Also, the area of 2 pizzas is the same size as a pizza (sqroot)2 times its diameter.

2x 7" pizza area = (sqroot)2 x 7" = 9.9" pizza area

Edited by:"mug51" 7th FebYou are better buying (collecting) 2 personal pizzas (7") from dominoes - they are currently BOGOF - instead of buying one small (11"?) pizza.

Cost me £6.50 instead of £9.99

Much better for the eco, saves packaging, NO and CO emissions, reduced BMI (Body Mass Index) as cheese on toast is on demand at home rather than forced-to-eat-all-while-it-is-hot, less workers on working tax credits, less wastage of valuable retail rental space.

£5 notes will stack up at home at a rate of an inch every quarter as opposed to paying out 10-30p per sq. inch (as per survey).

Edited by:"splender" 7th FebThink you should get your own team of researchers to tell you the correct way to work out the area of a circle....

To be fair, I think he may have a stuffed crust.

Even a tart with little education knows value for money of a tart is better calculated by weight or next best is by cup volume.

These thick as two short planks researchers are best deployed in next assignment to value pork pies by area and then tell exceedingly porky to their Daily Mail readers.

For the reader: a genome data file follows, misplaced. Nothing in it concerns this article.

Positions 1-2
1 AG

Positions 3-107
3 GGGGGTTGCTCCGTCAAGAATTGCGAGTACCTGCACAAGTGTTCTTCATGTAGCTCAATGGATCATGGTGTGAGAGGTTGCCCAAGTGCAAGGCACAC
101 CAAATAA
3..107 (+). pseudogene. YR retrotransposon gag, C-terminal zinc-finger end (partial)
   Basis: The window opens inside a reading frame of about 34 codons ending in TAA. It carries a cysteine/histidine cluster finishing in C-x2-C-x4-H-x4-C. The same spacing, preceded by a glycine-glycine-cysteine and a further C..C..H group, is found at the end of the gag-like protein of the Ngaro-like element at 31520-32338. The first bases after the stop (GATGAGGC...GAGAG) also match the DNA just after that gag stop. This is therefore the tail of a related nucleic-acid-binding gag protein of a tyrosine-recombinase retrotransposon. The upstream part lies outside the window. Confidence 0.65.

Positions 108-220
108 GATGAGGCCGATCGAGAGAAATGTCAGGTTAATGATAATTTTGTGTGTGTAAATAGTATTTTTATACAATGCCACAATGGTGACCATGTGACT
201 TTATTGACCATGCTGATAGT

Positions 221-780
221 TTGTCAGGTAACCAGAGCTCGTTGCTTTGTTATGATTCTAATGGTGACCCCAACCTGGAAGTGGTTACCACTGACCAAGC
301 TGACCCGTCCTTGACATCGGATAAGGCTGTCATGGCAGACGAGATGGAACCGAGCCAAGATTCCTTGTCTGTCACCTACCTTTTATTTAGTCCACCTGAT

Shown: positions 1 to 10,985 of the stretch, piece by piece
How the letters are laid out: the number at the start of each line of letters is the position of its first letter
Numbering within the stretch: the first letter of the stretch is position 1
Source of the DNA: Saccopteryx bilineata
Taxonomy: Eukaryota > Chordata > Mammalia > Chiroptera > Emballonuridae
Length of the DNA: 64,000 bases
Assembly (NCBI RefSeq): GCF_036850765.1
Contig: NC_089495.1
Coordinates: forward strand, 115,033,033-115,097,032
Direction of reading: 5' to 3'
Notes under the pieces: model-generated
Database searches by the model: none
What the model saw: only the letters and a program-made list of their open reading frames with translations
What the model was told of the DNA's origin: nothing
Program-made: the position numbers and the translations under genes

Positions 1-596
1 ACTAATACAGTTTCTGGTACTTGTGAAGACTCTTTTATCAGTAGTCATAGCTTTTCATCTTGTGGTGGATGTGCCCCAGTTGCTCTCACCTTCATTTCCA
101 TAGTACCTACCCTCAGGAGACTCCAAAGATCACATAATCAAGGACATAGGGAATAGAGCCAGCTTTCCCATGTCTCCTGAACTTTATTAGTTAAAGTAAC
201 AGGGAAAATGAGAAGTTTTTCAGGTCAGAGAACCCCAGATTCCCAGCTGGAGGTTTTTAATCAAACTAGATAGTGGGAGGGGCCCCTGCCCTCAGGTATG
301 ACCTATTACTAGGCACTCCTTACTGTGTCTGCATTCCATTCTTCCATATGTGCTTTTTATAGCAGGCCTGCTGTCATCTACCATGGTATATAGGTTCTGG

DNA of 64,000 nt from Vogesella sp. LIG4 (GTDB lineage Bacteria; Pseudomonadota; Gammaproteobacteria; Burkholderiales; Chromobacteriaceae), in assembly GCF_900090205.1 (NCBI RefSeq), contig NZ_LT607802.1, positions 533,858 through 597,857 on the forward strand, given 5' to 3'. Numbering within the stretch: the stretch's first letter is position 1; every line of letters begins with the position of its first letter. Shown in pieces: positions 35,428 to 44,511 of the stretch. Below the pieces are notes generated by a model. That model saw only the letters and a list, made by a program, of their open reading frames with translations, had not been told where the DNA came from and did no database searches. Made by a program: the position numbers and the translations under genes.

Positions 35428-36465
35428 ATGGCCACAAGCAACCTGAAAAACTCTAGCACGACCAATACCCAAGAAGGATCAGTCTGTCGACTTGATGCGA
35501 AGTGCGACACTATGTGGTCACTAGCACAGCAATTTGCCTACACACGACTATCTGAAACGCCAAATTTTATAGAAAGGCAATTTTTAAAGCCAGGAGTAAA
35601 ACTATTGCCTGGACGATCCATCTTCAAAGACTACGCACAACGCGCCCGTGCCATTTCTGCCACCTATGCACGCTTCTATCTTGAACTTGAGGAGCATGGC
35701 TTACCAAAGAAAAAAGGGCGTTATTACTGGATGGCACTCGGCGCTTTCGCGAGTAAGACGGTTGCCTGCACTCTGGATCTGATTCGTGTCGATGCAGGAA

Edited by:"splender" 8th FebAnd I thought I had issues when choosing what to eat

Edited by:"OllieSt" 8th Febthose are based on knowing how to calculate the area and simple indices manipulation

ofc the first one is ultimately useless unless you know anywhere that sells pizzas that are in appropriate diameters

second is handy for a romantic yet efficient shared pizza meal

The area of a circle is =pi r²

The site doesn't allow foreign characters so no real pi for you.

He is using it to compare 2 different circles rather than the diameter of one circle i think.

Splendid post. Well done for clarifying and not trolling.

Thank you again, haha.

Well-educated tarts charge more per hour, though.

Erm... so I believe.

Here is my

bombshell, after a day.Any tart off the street could and would have said, "

better to go large than small for best value using the diameter (length)without all the palaver of area calculations".She knows because of her clients' length and width, that's enough data without getting her calculator out which is a turn-off.

But if you want to go anal(ysis) about it, then it is, area is a function of the diameter, therefore value of a pizza is a function of the diameter, area as well as volume. This is to say,

all Daily Mail researcher had to do was £ per inch comparisonbecauseprice is directly in proportion to diameter as well as area(ignoring height, density and quality of toppings). This goes to show what education these researchers have had, less understanding in maths than some 11-year old at 11 plus and possibly less than 5 year olds under the Montessori system (plus EYFS too).Two tarts : One cup?